By Scott Clarke
Luxury is rooted in exclusivity. As luxury goods become more ubiquitous and easier to access, consumers are turning towards unique, irreproducible experiences to fulfill a desire for the exclusive.
For luxury brands seeking to gain an advantage in an increasingly competitive marketplace, it will be important to look beyond what has historically characterized these brands as “luxury” – products made of the finest materials and priced at the top of the market, boasting superior craftsmanship and a rich heritage – to create superlative human experiences that extend beyond the products themselves and connect with consumers in new and innovative ways.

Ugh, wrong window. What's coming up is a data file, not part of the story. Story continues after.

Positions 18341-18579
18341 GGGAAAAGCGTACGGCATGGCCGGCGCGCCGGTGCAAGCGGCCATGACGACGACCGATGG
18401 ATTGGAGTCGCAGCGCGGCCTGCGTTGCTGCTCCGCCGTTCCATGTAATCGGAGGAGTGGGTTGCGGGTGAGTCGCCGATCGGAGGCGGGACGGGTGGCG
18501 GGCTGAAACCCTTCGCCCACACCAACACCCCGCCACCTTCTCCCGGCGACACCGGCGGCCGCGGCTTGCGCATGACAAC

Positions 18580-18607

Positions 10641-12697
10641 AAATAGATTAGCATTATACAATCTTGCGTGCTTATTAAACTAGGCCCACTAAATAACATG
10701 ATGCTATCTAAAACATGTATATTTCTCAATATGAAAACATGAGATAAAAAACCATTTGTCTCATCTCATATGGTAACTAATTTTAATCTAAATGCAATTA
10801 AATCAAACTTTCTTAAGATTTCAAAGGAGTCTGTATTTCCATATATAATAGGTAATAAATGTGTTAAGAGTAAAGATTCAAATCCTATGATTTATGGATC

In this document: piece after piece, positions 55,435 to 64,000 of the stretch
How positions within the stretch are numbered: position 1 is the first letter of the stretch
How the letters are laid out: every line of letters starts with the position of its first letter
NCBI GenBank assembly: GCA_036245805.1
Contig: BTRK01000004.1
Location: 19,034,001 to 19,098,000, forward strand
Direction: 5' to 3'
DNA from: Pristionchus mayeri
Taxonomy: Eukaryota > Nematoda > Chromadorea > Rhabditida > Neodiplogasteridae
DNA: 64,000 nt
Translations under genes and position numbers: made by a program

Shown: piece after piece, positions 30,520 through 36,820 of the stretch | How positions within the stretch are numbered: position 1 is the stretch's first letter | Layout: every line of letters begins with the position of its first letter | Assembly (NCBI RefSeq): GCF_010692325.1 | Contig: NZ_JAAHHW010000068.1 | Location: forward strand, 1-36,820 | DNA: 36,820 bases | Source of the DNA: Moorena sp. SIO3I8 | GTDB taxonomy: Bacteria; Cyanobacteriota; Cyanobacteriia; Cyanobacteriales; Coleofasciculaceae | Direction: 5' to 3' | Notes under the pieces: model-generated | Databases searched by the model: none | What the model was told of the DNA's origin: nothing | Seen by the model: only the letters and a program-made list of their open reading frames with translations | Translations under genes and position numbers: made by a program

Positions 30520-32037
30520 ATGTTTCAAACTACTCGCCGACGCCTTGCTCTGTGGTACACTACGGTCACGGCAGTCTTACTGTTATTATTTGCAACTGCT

These experiences will need to conform to the traditional features of luxury brands in creating an intense and emotional connection to the consumer, a sense of scarcity, the suggestion of apparent status, and elegant artisanry.
But equally they will need to deliver on consumers’ evolving expectations for luxury experiences: immersive and memorable encounters that leverage new or augmented reality to enhance everyday life and surprise and delight the consumer in ways that feel exclusive, distinctive and deeply personal.
Enhancing the online experience
Luxury brands on the vanguard of this new paradigm have found opportunities to navigate the paradox of attempting to be both exclusive and available, timeless and innovative.
These marketers have looked to transcend the physical and digital worlds to create data-driven experiences that engage the consumer’s emotive desires seamlessly across offline and online channels, while preserving that sense of elegance and scarcity synonymous with being a luxury brand.